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Why drones are better at counting things than people




What happened?

The drone counts were generally between 43 and 96 per cent more accurate than the numbers reached by the ground-based ecologists. The results have been published in the journal Methods in Ecology and Evolution.

The experimenters believe that their research shows that drones will have a useful place in measuring populations of seabirds or other ocean life such as dolphins and seals.

Using drones to monitor species numbers is not yet a settled conclusion. Scientists are yet to determine the extent to which animals are disturbed by the presence of a drone buzzing overhead (efforts are already underway to make quieter, less intrusive drones).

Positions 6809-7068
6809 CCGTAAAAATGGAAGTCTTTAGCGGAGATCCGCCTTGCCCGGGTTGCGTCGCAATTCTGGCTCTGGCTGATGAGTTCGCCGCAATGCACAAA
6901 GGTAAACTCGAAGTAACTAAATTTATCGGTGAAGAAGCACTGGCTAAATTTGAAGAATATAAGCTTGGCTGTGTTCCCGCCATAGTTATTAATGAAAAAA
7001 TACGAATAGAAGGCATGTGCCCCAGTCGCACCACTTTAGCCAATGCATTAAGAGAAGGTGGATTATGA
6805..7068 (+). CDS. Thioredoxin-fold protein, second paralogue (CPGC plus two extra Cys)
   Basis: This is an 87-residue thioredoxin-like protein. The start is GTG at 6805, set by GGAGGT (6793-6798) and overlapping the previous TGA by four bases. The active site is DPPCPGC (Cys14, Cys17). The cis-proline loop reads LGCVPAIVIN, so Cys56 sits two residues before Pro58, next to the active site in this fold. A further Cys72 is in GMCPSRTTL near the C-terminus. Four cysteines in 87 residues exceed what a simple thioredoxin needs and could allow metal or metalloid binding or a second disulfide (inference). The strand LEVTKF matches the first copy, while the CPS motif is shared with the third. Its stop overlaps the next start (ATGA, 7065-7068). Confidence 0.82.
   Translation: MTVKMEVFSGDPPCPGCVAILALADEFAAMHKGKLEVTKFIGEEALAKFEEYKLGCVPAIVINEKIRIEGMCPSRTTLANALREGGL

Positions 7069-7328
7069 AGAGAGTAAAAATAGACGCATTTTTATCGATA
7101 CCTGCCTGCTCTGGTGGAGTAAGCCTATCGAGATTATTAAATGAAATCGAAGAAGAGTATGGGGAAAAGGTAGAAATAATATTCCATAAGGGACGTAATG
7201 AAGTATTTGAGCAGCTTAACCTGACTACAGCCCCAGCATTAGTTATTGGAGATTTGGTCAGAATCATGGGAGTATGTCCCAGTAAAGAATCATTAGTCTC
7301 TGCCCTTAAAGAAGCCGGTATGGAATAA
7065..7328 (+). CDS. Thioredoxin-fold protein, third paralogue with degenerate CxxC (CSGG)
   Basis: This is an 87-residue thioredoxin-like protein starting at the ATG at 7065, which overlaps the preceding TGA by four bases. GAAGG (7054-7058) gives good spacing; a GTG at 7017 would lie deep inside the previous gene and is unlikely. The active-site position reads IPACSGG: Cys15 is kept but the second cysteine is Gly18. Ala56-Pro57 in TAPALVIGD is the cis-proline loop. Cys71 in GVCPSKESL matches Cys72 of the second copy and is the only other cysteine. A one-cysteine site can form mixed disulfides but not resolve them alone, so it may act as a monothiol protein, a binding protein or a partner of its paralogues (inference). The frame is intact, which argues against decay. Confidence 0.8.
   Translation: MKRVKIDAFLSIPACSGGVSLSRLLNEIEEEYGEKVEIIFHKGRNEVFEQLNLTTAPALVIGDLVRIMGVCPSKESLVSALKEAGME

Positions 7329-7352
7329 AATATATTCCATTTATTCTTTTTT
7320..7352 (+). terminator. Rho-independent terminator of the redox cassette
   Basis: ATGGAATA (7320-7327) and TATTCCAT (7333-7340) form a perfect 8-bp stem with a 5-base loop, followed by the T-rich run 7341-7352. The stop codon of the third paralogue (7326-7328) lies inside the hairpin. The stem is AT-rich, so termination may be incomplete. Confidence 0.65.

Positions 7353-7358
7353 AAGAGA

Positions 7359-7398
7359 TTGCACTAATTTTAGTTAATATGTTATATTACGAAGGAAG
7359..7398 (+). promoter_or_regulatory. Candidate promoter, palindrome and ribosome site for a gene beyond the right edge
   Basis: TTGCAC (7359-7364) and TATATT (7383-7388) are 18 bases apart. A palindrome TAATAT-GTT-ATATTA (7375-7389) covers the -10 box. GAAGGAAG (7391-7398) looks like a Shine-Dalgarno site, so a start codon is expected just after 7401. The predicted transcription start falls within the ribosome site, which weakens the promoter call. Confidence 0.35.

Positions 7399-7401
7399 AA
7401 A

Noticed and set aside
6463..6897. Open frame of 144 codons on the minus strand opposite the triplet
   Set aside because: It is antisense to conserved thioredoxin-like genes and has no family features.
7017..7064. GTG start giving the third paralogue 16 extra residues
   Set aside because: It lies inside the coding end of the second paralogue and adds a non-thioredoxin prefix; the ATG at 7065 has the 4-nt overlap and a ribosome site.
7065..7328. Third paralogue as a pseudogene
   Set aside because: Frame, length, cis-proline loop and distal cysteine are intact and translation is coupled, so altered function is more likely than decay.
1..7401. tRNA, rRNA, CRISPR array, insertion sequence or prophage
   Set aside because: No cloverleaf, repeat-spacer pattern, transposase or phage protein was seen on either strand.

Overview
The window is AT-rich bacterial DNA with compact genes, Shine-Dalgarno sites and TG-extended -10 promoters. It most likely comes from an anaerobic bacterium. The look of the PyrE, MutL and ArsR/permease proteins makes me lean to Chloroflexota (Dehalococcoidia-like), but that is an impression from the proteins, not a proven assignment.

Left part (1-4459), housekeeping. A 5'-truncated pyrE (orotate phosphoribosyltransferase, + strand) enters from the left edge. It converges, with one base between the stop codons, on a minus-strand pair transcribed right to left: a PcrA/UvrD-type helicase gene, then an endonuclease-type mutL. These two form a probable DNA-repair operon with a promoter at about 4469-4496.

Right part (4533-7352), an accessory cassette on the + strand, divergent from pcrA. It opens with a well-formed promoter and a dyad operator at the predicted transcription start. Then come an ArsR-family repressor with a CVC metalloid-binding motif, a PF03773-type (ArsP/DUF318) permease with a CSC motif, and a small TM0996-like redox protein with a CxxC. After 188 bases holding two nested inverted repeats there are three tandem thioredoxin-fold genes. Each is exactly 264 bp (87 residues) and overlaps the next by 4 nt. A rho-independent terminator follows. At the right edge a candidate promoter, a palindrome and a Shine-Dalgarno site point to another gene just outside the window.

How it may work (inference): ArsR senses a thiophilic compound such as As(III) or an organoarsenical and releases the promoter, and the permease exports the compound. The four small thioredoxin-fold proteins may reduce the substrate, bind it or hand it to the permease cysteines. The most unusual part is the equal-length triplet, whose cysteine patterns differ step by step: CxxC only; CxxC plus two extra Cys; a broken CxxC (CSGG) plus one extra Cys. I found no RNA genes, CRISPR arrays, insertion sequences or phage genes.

In any case, with many species on our planet on the edge of extinction, the need for researchers to be able to accurately count the number of animals or species in a given area is critical. Drones, it seems, may become another important tool in ecologists efforts to monitor and try to halt the decline of many different animal populations.

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